Monday, August 27, 2007

Window on Eurasia: Russian Officials, Employers Mistreat Foreigners More Often than Nationalist Groups Do, Poll Finds

Paul Goble

Vienna, August 27 – Foreigners working in the Russian Federation are far from likely to be mistreated by government officials and employers than they are to be attacked by skinheads and other Russian nationalist groups, according to a poll of Tajiks now living in Tajikistan with direct experience in the past of work in Russia.
Earlier this summer, Bashkirov and Partners pollsters surveyed 1500 adults in Tajikistan. The agency reported its results on Friday (, and they were analyzed in an article in today’s “Novyye izvestiya” (
Out of its initial sample, 59.2 percent said that either they personally and/or members of their families had traveled to the Russian Federation to seek employment. The roughly 900 who had were then asked whether they had encountered situations in which they or their family members were treated with a lack of respect.
More than half of these – 53.3 percent – said they had been treated badly by officials, particularly militiamen and immigration authorities. Slightly fewer said that they had been maltreated by their employers, many of whom, the Tajiks said, felt they could treat a foreigner less well than a Russian one.
But far fewer Tajiks surveyed in this poll indicated that they had encountered “threats from nationalist elements” – only 11.5 percent – or physical abuse from those groups – 11.5 percent of the total. Only 23.9 percent said that they had not encountered any mistreatment or lack of respect from the Russians they encountered.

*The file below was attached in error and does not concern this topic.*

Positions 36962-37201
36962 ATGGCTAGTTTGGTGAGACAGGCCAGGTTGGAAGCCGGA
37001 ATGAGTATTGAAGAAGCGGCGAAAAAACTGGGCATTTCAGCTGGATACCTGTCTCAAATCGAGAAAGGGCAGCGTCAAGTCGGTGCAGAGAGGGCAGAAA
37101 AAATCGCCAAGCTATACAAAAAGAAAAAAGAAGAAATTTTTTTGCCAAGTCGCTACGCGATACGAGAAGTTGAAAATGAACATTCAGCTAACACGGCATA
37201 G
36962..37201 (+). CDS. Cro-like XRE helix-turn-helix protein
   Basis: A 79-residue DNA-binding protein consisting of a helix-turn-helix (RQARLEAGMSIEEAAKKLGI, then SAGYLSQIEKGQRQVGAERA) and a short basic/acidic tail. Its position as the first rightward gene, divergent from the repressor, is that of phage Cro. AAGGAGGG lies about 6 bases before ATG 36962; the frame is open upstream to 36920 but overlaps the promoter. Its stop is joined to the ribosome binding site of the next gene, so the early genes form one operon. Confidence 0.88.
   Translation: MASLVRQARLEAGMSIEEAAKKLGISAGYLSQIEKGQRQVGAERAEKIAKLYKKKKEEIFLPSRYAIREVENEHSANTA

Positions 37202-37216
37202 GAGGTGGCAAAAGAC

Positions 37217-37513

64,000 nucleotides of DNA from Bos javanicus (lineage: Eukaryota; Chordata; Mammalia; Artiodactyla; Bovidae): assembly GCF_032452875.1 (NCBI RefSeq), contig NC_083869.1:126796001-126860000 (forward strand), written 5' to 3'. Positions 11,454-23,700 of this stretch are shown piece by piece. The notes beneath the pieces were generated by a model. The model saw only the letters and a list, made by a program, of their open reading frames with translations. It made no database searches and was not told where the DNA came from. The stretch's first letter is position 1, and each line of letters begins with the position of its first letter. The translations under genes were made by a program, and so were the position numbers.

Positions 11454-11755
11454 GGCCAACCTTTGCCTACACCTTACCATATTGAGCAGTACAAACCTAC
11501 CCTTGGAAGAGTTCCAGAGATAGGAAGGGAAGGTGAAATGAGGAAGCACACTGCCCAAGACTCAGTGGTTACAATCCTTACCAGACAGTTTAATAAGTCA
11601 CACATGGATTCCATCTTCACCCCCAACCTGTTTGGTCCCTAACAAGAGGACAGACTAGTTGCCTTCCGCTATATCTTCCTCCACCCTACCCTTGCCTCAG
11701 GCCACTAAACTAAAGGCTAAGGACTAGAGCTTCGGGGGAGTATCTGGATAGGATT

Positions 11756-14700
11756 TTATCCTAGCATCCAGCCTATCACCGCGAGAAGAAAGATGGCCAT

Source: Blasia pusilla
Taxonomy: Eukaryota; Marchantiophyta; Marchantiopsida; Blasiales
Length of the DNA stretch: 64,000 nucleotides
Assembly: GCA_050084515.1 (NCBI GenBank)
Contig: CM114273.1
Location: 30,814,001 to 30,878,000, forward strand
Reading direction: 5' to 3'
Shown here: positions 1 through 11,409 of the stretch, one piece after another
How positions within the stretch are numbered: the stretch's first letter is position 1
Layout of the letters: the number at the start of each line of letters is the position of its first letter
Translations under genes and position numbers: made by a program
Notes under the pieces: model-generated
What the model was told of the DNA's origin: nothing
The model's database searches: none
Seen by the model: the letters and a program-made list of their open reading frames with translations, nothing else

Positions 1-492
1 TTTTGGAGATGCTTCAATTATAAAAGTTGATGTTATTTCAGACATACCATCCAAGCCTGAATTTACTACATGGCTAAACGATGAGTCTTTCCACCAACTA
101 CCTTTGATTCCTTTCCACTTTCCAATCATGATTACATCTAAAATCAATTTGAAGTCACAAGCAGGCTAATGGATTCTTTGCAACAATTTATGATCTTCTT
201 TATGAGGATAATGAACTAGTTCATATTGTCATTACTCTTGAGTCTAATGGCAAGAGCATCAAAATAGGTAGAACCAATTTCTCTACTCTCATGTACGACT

Despite its limitations – the survey focused on only one nationality and on those with past rather than present experience – the findings of this poll are, as “Novyye izvestiya” has already suggested, almost certainly representative of Russian behavior towards non-Russian guest workers in general or at least those from Muslim countries.
Given that there are now five million or more of such workers in the Russian Federation – the exact numbers are a matter of intense political dispute -- these results suggest three general conclusions:
First, as many human rights activists have said in the past, Russian officials and especially Russian militiamen remain a serious threat to ethnic peace in the Russian Federation, despite the Kremlin’s repeated claims that social marginals rather than its own policies are to blame for current tensions.
Second, Russian nationalist groups, as odious and disturbing as the actions many of them often are, have not yet become as significant a generalized threat to all non-Russian groups inside the Russian Federation that some commentaries have suggested – at least as compared to what the Russian authorities themselves are doing.
And third, the bad experiences non-Russians continue to have with Russian officials Russian employers not only will make it more difficult for Moscow to attract new workers from neighboring states but also serve as yet another force driving the Russian Federation and these countries apart.

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